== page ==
Calvin Clayton Bartlett

Calvin Bartlett left a special envelope as a parting gift to each of his grandchildren. In the envelope he enclosed a sum of money and a note instructing his loved ones to buy something special for themselves – something they’d remember him by. This gift brought his grandson, Brad O’Donnell, into our Studio. Here’s how our meeting went…

Us: “What brought you into the Peter Nappi Studio?”
Brad: “I had never been to the store but had heard about it from family & friends. And the boots were definitely on my list. But what actually brought me in was a gift from my grandfather. He had recently passed away and left each of his grandchildren a small sum of money and a note instructing us to buy something special for ourselves – something we’d remember him by. I knew immediately a pair of Peter Nappi boots were the perfect thing. You see my grandfather loved shoes. Being raised around the Depression, he was always very frugal, but always admired fine footwear. I felt he would approve my decision – and knew every time I wore them he’d feel a little closer to me. But when I walked into the Studio and saw the huge American flag, I knew without a doubt it was the perfect choice. My grandfather was a decorated WWII Marine. He was the last of 16 children, and having lost his mother in childbirth, he was raised by his siblings. When the war came around all his brothers enlisted. He was only 15 at the time so he lied and also enlisted. He often laughed and said he wasn’t even shaving yet.

Us: “He sounds like a pretty determined man.”

Brad: “Oh he was. He loved nothing more than hanging out with his grandchildren, but when he spoke about his service, he radiated courage, pride and selflessness. He considered it an honor and privilege to help his country. He was actually awarded a Presidential Citation for his extraordinary acts of heroism. He and one other soldier were the only survivors from a Battalion of 30. The other survivor tragically came face to face with a land mine and my grandfather applied a tourniquet to save his life. Shortly after he literally ran into 3 of his brothers on the beach. That was how his life was – full of challenges but everything always seemed to turn out positive. The fellow soldier he saved came to visit him every Christmas. They had a cup of coffee and he gave my grandfather a little present with a note saying “thank you for another year of life.” He was an extraordinary man, who loved the simple things in life.”

Us: “So he loved his Country, his family and great shoes. What other things was he passionate about?”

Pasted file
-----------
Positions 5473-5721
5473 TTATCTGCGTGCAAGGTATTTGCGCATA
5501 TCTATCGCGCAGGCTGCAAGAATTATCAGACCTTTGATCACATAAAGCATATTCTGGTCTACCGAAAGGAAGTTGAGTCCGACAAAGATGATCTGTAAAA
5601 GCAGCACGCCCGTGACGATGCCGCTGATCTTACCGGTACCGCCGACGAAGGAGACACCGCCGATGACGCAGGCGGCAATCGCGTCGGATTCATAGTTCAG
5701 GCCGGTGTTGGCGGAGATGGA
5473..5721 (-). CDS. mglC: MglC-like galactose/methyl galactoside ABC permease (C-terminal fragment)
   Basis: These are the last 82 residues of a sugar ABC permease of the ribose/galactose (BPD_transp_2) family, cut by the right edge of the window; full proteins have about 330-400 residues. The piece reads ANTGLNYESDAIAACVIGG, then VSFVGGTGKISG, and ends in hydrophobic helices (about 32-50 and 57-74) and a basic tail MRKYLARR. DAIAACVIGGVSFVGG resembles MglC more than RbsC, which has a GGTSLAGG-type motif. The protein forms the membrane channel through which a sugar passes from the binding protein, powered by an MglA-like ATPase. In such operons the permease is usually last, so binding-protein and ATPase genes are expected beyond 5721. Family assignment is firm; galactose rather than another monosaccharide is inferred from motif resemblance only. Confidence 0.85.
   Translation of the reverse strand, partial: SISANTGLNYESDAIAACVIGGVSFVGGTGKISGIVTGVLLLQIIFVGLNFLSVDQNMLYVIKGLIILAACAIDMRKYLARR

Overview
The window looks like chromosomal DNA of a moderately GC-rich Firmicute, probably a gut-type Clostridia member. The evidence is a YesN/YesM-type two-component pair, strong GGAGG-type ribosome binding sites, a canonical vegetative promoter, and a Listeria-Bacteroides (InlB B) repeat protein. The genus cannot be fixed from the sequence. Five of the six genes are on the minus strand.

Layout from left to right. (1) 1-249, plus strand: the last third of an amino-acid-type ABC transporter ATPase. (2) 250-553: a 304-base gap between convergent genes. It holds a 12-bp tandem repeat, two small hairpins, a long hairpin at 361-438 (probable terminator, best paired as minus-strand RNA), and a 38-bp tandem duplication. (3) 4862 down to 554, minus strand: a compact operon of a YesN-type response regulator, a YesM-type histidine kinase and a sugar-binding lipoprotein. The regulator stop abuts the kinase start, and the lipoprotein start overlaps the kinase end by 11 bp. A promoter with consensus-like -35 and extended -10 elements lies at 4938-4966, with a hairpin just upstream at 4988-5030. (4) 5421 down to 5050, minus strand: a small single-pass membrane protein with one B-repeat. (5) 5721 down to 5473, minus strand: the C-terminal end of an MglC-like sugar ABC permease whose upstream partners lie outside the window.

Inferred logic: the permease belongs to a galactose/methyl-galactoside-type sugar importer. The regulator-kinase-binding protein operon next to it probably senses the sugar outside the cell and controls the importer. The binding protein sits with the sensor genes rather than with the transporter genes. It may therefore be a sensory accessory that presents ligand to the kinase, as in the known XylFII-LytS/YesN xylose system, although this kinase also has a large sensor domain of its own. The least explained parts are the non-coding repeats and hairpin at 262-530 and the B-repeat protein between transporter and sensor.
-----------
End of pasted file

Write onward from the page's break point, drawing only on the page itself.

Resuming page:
Brad: “Music! He loved music – especially country music. His favorite artist was Dolly Parton. He had a poster of her hanging in his home for over 20 years. That was another trait that tied us together – we both shared a great passion for music. When I announced at the age of 14 that I was going to be a professional bass player, I could almost feel his pride swell. There’s a quote from John Adams that always stuck with me: “I studied war so my children could study science, and my grandchildren could study art.” I really feel his service and sacrifices enabled me to build my life around music.”

Us: “So above all it sounds like family meant the most to him.”
Brad: “Oh yes, it was by far. Men of that generation were not typically the caregivers in the family. Unfortunately he lost his wife when their daughters were very young, so as was his nature, he stepped up and filled this role too. Ever eager to serve. He lived his whole life close to his daughters. He wouldn’t have it any other way. His last evening he spent with my mother. They enjoyed a special treat – a meal at Outback complete with a nice steak and blooming onion. They came home and sat on the back porch to watch the sun set. He closed his eyes and quietly slipped away. When the paramedics opened his shirt to administer CPR, they saw his tattoos from the service. Being fellow Marines, the immediately stood and saluted. There couldn’t have been be a more fitting way for him to go.”

Us: “You’ve described a beautiful person. We can see why he would be an inspiration to you.”
Brad: “He’s more than an inspiration. He’s someone I aspire to be like, for sure, but to me he seems almost super-human. Like Clark Kent and Superman, one minute I’d be talking to him about music and the next I’d see the sword from the Japanese solider he killed in hand to hand combat. He was so simple in so many was, but so complex just beneath the surface. I don’t think anyone could fill his footprints.”

And we don’t either. Thank you Brad, for allowing us to step inside the life of a great man who inspires you to pursue your passions to the fullest. We are so happy it brought you into our Studio as we are honored and changed by the life lived by your grandfather.

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